Change Management Plan: Example template

The change management plan is a widely used practice in project management processes to control change in project scope.

What is the change in project management?

To create a comprehensive Change Management plan we will describe all needed sections and information you need. Lets first start with the change. Change is anything that is outside the scope of the project described in the project charter and project plan. Anything that transforms or impacts a project, tasks, processes, structures, or good workflows is a change. Any novelty to the scope of the project by the client is a change.

Change Request Form

All project changes are made by filling in the Change Request Form, which is sent electronically to the project manager. In turn, after reviewing the request, consultation with stakeholders, and detailed analysis, it forwards it for approval by the project sponsor. Reference: Change management plan in Project Management practices The basis of the project change plan is the clear requirement that the approved change will add to the project’s business value.

Requests for change may be made by the team leaders after consultation with the project manager, project managers from outside companies executing parts of the project, and the project manager by the client. The project director, program director, and project manager may also request a change if necessary.

For another official presentation read Change management plan template

The task of the project manager is to make sure that the reasons for the change are clearly defined. Stakeholders must have a clear understanding of why change is needed and how much value it will add to the project, to the client’s product, and to the company and its employees.

Assessment of change

To properly evaluate change requests, they are reviewed by the change management team. This team includes the project manager, program manager, project director, functional manager, quality assurance team manager, new product manager, and product manager and project supply and logistics manager, as well as the project’s financial manager. Reference: Project manager vs Program manager vs Project sponsor

The task of this team is to determine to whom and in what way the change will be affected, as well as which aspects of the activity will be affected – policies, processes, work roles, organizational structures.

The team must clarify the benefits expected and describe them clearly. The milestones and expected costs must also be clearly outlined. Good communication and achievable milestones are vital to the success of the change. The team should perform a risk analysis and assessment of the change in terms of resources, time, budget, overtime. Stakeholders should receive bi-directional information. It must come from the project sponsor to the program manager and project manager, from the direct supervisor of each employee and any additional spokespersons the stakeholders’ trust. Reference: Change Control and Configuration Management in Project Management practices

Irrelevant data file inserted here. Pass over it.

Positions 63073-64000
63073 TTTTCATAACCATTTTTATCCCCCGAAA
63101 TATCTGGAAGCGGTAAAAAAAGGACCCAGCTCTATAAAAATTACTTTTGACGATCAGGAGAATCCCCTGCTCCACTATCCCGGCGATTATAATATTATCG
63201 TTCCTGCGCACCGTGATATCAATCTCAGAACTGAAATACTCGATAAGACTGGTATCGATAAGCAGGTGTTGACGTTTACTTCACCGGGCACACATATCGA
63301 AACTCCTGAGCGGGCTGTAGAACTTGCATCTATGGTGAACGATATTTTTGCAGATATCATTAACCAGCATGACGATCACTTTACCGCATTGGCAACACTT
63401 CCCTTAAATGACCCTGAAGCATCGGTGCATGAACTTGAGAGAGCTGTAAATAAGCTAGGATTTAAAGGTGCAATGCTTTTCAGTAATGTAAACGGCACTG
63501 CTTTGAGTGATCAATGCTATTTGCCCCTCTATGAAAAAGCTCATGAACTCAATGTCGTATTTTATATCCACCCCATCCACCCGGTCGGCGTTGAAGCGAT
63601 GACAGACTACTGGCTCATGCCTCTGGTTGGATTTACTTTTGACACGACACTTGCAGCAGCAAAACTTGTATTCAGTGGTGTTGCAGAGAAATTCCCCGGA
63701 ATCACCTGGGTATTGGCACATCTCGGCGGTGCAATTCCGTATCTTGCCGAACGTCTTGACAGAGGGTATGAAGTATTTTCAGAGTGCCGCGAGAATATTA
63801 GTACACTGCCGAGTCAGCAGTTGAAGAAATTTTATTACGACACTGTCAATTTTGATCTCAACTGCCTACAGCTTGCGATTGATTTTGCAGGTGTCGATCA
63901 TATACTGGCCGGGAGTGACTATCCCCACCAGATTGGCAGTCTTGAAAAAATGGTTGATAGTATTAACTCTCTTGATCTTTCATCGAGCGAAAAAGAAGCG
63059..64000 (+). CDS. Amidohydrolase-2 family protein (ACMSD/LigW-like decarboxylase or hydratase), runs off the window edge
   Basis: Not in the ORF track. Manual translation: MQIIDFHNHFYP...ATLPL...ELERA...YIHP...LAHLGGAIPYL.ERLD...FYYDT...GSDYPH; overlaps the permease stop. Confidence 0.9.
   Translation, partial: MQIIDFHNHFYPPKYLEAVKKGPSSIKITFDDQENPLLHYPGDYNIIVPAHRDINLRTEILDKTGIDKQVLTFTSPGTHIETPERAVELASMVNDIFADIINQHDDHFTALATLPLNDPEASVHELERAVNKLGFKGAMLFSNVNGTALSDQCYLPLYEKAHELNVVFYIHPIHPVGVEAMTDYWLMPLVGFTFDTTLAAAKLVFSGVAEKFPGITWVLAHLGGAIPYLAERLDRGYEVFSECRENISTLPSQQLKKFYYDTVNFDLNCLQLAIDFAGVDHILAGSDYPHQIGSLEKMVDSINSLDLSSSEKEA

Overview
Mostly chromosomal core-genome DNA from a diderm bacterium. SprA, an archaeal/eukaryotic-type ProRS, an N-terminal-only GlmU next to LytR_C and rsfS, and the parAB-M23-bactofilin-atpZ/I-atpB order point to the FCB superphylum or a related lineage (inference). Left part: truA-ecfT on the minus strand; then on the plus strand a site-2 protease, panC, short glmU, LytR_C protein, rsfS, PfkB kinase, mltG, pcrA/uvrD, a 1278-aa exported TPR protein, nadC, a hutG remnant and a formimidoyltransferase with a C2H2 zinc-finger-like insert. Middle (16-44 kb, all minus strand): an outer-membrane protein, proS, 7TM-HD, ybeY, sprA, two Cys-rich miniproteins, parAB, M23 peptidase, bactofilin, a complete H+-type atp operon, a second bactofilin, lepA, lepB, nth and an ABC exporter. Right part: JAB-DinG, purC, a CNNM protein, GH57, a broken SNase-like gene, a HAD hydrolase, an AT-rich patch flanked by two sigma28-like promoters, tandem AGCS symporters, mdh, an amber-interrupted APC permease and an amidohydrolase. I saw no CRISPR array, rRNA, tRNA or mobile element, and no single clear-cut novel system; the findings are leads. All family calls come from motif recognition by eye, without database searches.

The criticality of the request

Critical is every request that entertains, apart from completing the tasks in the team it comes from, and completing the whole project. Requests for change that are outside the budget of your team and will exceed the overall budget of the project is also considered critical. Extremely critical are requests related to delaying the execution of tasks by external companies and those related to an inability to deliver or fulfillment. It is crucial if the request:

  • The requesting team has no delay in the execution tasks, but the request is related to the continuation of work in an adequate framework.
  • There are restrictions on the start and end dates.
  • There are restrictions as soon as possible, as soon as possible in the project.

Impact of change

The impact of the change must be evaluated in terms of who will be most affected and how it will be affected. Also, the volume should identify the change in the following stages – monitoring and controlling, updating, changing the tasks of individuals/teams, control. Assess whether roles will change and what will change. Consider what the change in time and budget will be. It is crucial to anticipate how stakeholders will respond to the change and to consider a plan to address any resistance.